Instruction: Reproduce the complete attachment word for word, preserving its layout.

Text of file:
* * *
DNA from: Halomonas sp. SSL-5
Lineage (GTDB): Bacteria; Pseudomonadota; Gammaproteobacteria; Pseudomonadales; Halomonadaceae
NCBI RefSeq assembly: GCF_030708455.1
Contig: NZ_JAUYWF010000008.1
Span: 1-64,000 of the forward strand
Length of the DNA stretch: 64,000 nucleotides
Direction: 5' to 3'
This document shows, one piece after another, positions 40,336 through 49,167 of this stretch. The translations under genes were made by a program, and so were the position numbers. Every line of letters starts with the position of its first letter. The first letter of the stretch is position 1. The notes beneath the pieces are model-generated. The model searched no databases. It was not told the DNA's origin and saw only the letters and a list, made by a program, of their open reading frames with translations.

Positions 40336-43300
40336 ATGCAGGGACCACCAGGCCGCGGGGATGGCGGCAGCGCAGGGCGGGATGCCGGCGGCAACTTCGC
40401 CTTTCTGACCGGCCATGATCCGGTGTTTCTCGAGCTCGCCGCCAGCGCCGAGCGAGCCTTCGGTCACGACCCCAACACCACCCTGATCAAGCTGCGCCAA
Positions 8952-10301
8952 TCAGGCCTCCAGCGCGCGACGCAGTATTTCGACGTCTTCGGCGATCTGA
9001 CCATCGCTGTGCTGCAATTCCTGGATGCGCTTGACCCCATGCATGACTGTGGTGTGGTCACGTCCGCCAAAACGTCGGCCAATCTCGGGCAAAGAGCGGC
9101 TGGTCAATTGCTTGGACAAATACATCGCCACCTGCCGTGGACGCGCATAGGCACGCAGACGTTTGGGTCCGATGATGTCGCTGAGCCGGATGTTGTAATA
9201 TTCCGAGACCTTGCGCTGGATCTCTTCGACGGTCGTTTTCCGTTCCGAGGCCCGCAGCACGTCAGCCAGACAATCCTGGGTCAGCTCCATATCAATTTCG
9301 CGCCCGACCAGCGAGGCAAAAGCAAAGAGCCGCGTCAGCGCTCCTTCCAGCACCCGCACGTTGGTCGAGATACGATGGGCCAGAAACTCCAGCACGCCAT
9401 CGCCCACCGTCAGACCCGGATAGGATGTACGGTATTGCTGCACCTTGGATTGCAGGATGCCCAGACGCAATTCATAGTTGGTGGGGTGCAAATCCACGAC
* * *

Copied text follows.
DNA from: Halomonas sp. SSL-5
Lineage (GTDB): Bacteria; Pseudomonadota; Gammaproteobacteria; Pseudomonadales; Halomonadaceae
NCBI RefSeq assembly: GCF_030708455.1
Contig: NZ_JAUYWF010000008.1
Span: 1-64,000 of the forward strand
Length of the DNA stretch: 64,000 nucleotides
Direction: 5' to 3'
This document shows, one piece after another, positions 40,336 through 49,167 of this stretch. The translations under genes were made by a program, and so were the position numbers. Every line of letters starts with the position of its first letter. The first letter of the stretch is position 1. The notes beneath the pieces are model-generated. The model searched no databases. It was not told the DNA's origin and saw only the letters and a list, made by a program, of their open reading frames with translations.

Positions 40336-43300
40336 ATGCAGGGACCACCAGGCCGCGGGGATGGCGGCAGCGCAGGGCGGGATGCCGGCGGCAACTTCGC
40401 CTTTCTGACCGGCCATGATCCGGTGTTTCTCGAGCTCGCCGCCAGCGCCGAGCGAGCCTTCGGTCACGACCCCAACACCACCCTGATCAAGCTGCGCCAA
Positions 8952-10301
8952 TCAGGCCTCCAGCGCGCGACGCAGTATTTCGACGTCTTCGGCGATCTGA
9001 CCATCGCTGTGCTGCAATTCCTGGATGCGCTTGACCCCATGCATGACTGTGGTGTGGTCACGTCCGCCAAAACGTCGGCCAATCTCGGGCAAAGAGCGGC
9101 TGGTCAATTGCTTGGACAAATACATCGCCACCTGCCGTGGACGCGCATAGGCACGCAGACGTTTGGGTCCGATGATGTCGCTGAGCCGGATGTTGTAATA
9201 TTCCGAGACCTTGCGCTGGATCTCTTCGACGGTCGTTTTCCGTTCCGAGGCCCGCAGCACGTCAGCCAGACAATCCTGGGTCAGCTCCATATCAATTTCG
9301 CGCCCGACCAGCGAGGCAAAAGCAAAGAGCCGCGTCAGCGCTCCTTCCAGCACCCGCACGTTGGTCGAGATACGATGGGCCAGAAACTCCAGCACGCCAT
9401 CGCCCACCGTCAGACCCGGATAGGATGTACGGTATTGCTGCACCTTGGATTGCAGGATGCCCAGACGCAATTCATAGTTGGTGGGGTGCAAATCCACGAC